But enough about the commercial aspect of the season – now about the neighborly and altruistic aspect. It has been a long-established custom in our family to make home-made treats to present to hapless acquaintances and neighbors. My mother’s practice was for cookies – a fairly decent basket-assortment of butter-cookies and slabs of cake and fruitcake, which we attempted to emulate for a couple of years. Then we tried out giving small gift-baskets of other gourmet items, since simply everyone does Christmas cookies … until my daughter hit upon the notion of boxes of gourmet fudge, after visiting a candy store in in Fredericksburg some four years ago and sampling – and purchasing a few bits of their finest specialty fudge. Oh, a hit – a very palpable hit! Boxes, tins and plates of various flavors, made from the very best ingredients. High-quality chocolate, real butter and cream: We knew that we had a winner after the first year, when in late November of the second year, various neighbors began to hint, wistfully. “Say, are you gonna be doing that fudge again … that was soo good…”
This was the week that we scheduled for making up batches of eight different kinds of fudge; chocolate with nuts, chocolate with nuts and cranberries, brown-sugar and toasted-pecan, white chocolate coconut, raspberry-creamsicle, peanut butter, and Bavarian mint chocolate, and brandy-alexander chocolate. That was Monday thru Wednesday; Thursday and today are dedicated to packaging and delivering. We do a massive pair of boxes for the local fire station, and the nearest police substation to us; a smaller one for the Frost bank branch where we do business, for Alfred the mailman, and the guy who drives the trash collection truck. Those all went out yesterday, to great appreciation from the receiving staff at the fire station and police station, especially. Today – it’s another round of packing and delivering boxes for the near-in neighbors. Another Christmas objective achieved; tomorrow, it’s all day at the Old Courthouse in Blanco for the next to-last Christmas market. Sunday – perhaps we’ll feel sufficiently energetic to hang out some ornaments on the bay tree, and to sit down and do mail-order gifts for the family in California. And that was my week …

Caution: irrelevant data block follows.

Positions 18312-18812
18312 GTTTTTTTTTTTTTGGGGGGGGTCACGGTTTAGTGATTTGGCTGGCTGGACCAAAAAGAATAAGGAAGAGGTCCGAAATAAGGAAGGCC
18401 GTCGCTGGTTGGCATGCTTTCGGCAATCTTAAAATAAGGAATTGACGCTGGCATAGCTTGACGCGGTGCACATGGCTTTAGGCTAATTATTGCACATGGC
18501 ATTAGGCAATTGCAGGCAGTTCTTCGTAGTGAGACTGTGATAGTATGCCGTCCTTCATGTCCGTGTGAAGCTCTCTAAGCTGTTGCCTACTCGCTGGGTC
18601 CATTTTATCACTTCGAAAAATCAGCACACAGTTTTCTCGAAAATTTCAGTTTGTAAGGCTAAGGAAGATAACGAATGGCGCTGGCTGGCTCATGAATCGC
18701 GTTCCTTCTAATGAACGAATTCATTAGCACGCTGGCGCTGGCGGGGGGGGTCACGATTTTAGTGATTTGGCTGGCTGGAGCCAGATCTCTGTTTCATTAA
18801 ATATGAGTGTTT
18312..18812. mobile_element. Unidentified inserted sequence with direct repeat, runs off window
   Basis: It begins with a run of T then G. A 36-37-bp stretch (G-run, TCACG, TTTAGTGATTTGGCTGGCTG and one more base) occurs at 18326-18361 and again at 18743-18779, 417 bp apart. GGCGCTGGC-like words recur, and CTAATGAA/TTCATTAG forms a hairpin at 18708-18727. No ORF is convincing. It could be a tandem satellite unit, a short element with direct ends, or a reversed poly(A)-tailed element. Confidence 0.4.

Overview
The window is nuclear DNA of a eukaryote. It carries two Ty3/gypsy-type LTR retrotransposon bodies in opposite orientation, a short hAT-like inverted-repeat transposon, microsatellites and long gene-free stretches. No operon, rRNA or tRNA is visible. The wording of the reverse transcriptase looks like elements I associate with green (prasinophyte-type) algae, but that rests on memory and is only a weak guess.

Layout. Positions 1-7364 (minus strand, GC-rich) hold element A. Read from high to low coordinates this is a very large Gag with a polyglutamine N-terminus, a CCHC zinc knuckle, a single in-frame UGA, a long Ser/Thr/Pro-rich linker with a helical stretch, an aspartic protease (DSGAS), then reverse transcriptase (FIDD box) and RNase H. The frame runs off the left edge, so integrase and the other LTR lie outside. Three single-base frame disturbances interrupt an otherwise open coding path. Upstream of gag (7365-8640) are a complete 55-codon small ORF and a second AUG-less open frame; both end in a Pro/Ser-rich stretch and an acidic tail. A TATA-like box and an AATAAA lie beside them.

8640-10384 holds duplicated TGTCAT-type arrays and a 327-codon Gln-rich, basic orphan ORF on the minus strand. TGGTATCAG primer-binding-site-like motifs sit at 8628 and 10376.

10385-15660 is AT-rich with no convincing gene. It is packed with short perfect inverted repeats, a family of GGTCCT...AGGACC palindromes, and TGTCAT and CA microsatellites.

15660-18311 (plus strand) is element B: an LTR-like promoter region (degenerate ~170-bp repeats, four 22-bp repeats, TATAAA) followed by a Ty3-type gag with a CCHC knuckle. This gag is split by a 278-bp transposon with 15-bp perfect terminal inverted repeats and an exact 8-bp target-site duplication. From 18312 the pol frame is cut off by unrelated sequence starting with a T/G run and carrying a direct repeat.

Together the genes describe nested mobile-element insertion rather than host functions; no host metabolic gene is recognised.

04. December 2016 · Comments Off · Categories: Book Event

And our Christmas marketing marketing marathon thunders on; last weekend in Johnson City for three days, and this weekend a Saturday in Goliad. Which seemed nearly as tiring as the Johnson City event, as it rained on us for nearly all the distance of a two-hour drive there, and again all the way back, as well as raining heavily on Friday night and all of Saturday night … a night which was enlivened by a massive local power outage.